imageBy Leonard Doyle

Armed only with a camera and notebook,  Len Grant, a self-described “middle-aged bloke from the suburbs,” spends a lot of his time these days looking for shadow people.

“I’m discovering this community on behalf of my own,” he says.

Len is telling the story of undocumented children living in the UK by letting them describe in their own words, their daily struggles and vulnerabilities, but also their strength and resilience. As he himself admits, “It’s not an easy read”.

Len is currently writing about Ruth, 25 with a four-year old daughter, who was “brought here at 14 to work as a domestic ‘slave’.”

“She is unknown to the authorities and claims no benefits, but still has to find £10 a week for Dyanna’s school meals,” he writes.

What makes Len’s method of storytelling so compelling is the emotional connection he creates with the reader. Its helped by a minimalist presentation on his blog bringing to the forefront the grinding reality of his subjects struggle. Simple “back-story” links are used to fill in biographical details.

There are an estimated 120,000 undocumented children living in the UK whether born in or outside the country to undocumented parents. I caught up with Len on his mobile phone yesterday heading to down the motorway to another assignation, which may produce material for his extraordinary blog, bringing to life the stories of undocumented migrant families and young people in their own words.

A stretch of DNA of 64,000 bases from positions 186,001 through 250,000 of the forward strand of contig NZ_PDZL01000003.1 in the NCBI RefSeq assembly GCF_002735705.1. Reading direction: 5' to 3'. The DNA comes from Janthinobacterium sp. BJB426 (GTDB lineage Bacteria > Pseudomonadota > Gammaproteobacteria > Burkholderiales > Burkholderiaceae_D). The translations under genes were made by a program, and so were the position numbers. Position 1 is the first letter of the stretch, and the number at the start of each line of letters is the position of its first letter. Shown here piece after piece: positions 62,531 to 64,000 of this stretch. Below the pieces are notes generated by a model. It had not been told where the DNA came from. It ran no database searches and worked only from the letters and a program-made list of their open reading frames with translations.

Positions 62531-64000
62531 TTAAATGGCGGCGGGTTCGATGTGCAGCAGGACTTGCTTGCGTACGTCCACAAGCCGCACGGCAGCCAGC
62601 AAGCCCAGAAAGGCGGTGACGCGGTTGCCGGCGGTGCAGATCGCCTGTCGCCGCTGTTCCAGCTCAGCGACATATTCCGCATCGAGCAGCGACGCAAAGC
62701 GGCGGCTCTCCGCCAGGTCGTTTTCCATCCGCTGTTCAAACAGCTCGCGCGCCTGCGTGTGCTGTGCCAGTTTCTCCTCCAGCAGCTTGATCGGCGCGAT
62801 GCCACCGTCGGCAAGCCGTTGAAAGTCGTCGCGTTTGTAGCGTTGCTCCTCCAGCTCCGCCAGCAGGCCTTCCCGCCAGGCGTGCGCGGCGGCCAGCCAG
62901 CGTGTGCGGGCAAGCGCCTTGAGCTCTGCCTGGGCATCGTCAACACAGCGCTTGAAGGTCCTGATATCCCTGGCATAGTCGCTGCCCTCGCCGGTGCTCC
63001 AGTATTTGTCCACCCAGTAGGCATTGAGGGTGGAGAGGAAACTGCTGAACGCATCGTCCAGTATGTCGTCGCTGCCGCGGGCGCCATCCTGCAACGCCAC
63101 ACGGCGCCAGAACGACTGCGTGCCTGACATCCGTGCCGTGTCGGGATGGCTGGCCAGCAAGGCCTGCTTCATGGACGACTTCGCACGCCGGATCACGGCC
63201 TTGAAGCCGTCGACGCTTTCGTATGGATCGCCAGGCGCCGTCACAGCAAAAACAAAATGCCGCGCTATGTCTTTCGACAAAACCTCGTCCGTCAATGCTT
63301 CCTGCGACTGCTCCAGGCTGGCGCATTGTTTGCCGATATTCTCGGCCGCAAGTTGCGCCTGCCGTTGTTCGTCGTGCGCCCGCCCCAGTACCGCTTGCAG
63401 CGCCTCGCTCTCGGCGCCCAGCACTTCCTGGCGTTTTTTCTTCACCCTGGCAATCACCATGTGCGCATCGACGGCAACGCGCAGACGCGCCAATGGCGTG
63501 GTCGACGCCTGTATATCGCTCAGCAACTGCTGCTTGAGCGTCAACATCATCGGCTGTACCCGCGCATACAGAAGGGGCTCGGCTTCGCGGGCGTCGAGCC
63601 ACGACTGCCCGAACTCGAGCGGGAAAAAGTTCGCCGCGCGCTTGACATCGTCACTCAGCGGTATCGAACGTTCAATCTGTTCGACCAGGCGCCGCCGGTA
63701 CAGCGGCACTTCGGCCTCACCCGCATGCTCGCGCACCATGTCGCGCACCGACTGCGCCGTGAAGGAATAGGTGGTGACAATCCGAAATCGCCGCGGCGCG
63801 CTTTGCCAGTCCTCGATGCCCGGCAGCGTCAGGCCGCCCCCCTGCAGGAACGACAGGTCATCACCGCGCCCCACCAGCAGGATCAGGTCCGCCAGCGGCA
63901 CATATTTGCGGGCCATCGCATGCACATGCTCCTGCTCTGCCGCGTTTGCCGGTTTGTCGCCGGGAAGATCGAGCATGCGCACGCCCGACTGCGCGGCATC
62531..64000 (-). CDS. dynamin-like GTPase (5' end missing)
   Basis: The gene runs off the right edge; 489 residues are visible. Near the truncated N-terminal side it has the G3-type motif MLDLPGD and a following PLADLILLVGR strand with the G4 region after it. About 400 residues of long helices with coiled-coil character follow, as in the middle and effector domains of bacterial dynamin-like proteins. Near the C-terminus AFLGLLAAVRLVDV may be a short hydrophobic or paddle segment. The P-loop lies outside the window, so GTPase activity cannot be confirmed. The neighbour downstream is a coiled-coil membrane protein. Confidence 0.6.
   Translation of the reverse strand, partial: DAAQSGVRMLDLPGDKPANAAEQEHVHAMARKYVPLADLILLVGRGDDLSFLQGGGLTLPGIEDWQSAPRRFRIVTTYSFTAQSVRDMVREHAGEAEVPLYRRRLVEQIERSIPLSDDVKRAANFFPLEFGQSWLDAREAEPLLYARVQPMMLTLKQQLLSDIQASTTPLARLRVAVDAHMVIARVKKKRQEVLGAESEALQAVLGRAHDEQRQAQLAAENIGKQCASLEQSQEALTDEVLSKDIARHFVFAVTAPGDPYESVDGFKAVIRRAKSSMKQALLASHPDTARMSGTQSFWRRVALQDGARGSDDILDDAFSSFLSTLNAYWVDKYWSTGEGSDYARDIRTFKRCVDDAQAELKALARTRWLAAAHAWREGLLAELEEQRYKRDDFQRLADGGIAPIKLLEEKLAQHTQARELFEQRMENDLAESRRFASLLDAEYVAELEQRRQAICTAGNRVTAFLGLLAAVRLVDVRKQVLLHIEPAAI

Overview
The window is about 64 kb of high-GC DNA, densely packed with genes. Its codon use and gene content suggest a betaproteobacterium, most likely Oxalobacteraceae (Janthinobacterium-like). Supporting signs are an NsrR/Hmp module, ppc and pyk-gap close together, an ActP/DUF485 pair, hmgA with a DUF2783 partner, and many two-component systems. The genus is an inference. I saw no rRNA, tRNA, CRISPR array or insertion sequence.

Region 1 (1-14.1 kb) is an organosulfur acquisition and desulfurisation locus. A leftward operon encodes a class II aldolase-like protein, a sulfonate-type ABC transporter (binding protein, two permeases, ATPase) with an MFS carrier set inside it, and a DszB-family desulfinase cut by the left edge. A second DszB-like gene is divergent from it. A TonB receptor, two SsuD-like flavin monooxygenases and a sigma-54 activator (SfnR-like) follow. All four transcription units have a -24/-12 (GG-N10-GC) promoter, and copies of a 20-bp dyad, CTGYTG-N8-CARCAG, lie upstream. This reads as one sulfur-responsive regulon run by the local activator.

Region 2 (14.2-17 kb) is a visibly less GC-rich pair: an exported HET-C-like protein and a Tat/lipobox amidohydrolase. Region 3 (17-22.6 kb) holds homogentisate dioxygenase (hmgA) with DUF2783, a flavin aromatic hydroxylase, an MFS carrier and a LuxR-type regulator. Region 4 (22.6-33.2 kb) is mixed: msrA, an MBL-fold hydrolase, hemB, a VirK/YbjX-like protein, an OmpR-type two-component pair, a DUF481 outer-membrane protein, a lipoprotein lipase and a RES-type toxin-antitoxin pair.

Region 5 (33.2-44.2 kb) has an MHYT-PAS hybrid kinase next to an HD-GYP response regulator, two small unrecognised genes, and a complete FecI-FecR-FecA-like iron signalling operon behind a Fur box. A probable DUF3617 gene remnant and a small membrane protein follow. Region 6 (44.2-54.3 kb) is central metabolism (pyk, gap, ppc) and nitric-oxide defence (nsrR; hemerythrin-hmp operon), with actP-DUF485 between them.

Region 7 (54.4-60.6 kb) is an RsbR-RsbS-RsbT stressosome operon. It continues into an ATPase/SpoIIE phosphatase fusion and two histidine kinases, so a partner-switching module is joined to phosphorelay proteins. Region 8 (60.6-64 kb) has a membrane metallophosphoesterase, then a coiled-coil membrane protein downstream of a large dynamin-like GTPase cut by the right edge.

Len’s blog deserves special attention because he is getting widespread attention for his work which typically focuses on low-income-communities.

.Len’s previous blog, Her First Year – was written about a teenage mother from the wrong side of the tracks in Manchester.  It won an award last year followed up by a nine page feature article in the Guardian Weekend Magazine.

While  no stranger to the poverty experienced by Britain’s poor, Len says the vulnerability of the country’s undocumented children and families “surpasses all he has encountered among others because of the destitution and hardship they face.”

“Undocumented migrants have nothing. They are not allowed to work. They have no right to state benefits nor to a place to live. They are unseen and potentially the most vulnerable group in the UK today,” he notes on his blog.

“Undocumented (or irregular) migrants include those trafficked into the sex trade or for domestic servitude; they include visa overstayers; those whose asylum applications have been refused and others who have been subject to failures in the immigration system. All of these may originally have come to the UK legally.”

So-called ‘Illegal immigrants’ – those imagined to have entered the country in the backs of lorries – make up a small proportion of the undocumented, he writes.

By definition, no one knows the precise number of undocumented children in the UK, “but they were actually born here to undocumented parents’ he says and ‘these children are disadvantaged from birth, solely by their immigration status.”

Life Without Papers is written by award-winning photographer and writer Len Grant, the subjects of the stories have been introduced through agencies or charities that work with destitute migrants.

Len’s Her First Year blog – about a teenage mum from Manchester’s Moss Side – won a Blog North Award 2012 and was featured in the Guardian Weekend Magazine.

Life Without Papers is commissioned by the Paul Hamlyn Foundation and Unbound Philanthropy.


Leonard Doyle is the head of Online Communications for IOM